Saturday, January 31, 2009

If they can't afford water, how can they pay for prescriptions?

Maha and I will begin distributing food packages to families in February. But today, on the last day of January, we are waiting for a man to call us with price estimates for him to put together ration packages of staple foods at a better price than we can get at the marketplace. So, today, I accompanied Maha to visit Muna who requested assistance in paying for prescription medications for the 9 year old daughter, Noura. Maha, in addition to coordinating CRP projects also collects funds from wealthy Iraqi donors in Amman and uses these funds to pay for medical treatments and prescriptions.

Muna is divorced and of her three children, only Noura lives with her. Her two other children – a son and a daughter – live with her ex-husband in Iraq. Muna also is responsible for three of her nieces and nephews who are orphaned. Muna’s nieces and nephew’s father was a policeman in Iraq and killed by a suicide bombing. The children’s mother was traveling between Najaf and Karballa and disappeared. Nothing has been heard from her since and she is assumed dead One of her nieces is divorced and has two small children. Her husband returned to Iraq six months ago because he wanted to work to support his family and found it impossible in Jordan. There has been no word of him since he left.

Nine year old Noura shows us the scars from her last surgery. Her first surgery was paid for by an large aid organization; the second was partially paid for by another organization but Muna had to spend all of the funds she received from the family’s UNHCR monthly cash grant to pay the remainder of the cost. She has no more money.

Noura has a mass of benign tumors throughout her body. Her liver is also compromised. She retains excess liquid in her abdomen. This much we could discern from her mother’s explanation and from pouring over the pile of lab reports and test results Muna brought to us. Much of it is in “medicaleese” and we shake our heads, trying to make sense of it all. All we know if that if she does not get these medications she is liable to get a post operative infection and one of the medications prescribed will help diffuse the fluid build-up which makes it difficult for Noura to sleep at night when it makes it hard for her to breathe.

The living room area we sit in has foam mats lining the walls for furniture. Muna explains that the only other assistance she has received from any organization are these mats; a neighbor provided them with the carpet. The room is clean and attractive because Muna keeps it orderly. Her niece, Ausus, brings in a tray of tea for us to share.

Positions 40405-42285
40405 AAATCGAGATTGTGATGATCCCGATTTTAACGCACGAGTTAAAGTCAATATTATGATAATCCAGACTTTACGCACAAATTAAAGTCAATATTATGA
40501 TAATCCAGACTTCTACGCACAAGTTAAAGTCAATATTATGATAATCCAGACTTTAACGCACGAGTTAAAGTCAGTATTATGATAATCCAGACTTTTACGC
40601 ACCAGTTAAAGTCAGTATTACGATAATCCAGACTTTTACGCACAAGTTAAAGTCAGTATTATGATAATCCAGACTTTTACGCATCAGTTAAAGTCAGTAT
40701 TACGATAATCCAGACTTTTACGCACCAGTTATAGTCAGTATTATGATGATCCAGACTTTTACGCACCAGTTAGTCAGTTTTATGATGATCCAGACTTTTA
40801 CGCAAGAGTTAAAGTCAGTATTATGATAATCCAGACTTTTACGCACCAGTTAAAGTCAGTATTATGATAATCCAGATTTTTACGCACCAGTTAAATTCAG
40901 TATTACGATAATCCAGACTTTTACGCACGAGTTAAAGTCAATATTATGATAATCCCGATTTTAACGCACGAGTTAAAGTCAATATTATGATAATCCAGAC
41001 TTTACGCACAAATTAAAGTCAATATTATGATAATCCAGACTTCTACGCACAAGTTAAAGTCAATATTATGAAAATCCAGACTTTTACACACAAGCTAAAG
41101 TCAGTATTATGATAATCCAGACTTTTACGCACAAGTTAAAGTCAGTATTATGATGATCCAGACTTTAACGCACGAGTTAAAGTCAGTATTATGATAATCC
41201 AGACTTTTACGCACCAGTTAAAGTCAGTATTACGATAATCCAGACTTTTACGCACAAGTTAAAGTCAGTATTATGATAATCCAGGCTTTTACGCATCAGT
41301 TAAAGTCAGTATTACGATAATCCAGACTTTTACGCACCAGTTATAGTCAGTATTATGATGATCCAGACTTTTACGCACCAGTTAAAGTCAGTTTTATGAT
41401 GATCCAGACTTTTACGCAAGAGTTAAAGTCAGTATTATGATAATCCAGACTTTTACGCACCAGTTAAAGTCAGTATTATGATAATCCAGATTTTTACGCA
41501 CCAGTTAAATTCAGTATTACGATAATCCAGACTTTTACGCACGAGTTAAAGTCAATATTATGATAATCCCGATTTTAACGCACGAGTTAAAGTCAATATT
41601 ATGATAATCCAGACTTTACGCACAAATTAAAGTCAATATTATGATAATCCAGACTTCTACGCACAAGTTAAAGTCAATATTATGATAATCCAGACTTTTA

After our tea, we prepare to leave to go to the pharmacy with Muna to buy the prescriptions. First Muna shows us the rest of their apartment. The rooms are large and the cement walls and floor hold the winter chill. We see the one bedroom that Noura, her three cousins and two second cousins share. Then we take a look at the kitchen. One wall is covered with black mold from the dampness. There is no table, only a rickety counter with a sink and very few dishes. The walls lined with plastic containers of various sizes that hold water. Muna tells us that they only get water one day a week and fill the containers on that day for use for the rest of the week. If they run out, they beg water from neighbors to fill the containers.

Water to homes in Jordan is delivered by tank truck to tanks on the rooftops. The expense of getting a tank filled is more than many families can afford. The 15 Jordan Dinars (approximately $21) it costs to fill the tank is beyond Muna’s budget. Water for bathing is scarce and this is another compelling reason to purchase the antibiotics for Noura.

As we walk the narrow streets to the main road to get to the pharmacy, a horse-drawn wagon filled with fuel oil for space heaters passes us. I pull out my camera and the driver obligingly stops for me to take a few photos.

Amman is a city of contrasts; in many ways it is modern and cosmopolitan; but then, nestled on a vacant lot between modern buildings, it is not uncommon to find a few Bedouin tents and a small flock of sheep and perhaps a donkey or horse, too. In this city of merging populations and rapid modernization, the old exists alongside the new in surprising compatibility. Although Amman does not have the beauty of Damascus or Istanbul, it has its charm. But it is unwelcoming and cold for those forced to live here as non-persons and in deep poverty.

I just want to go home...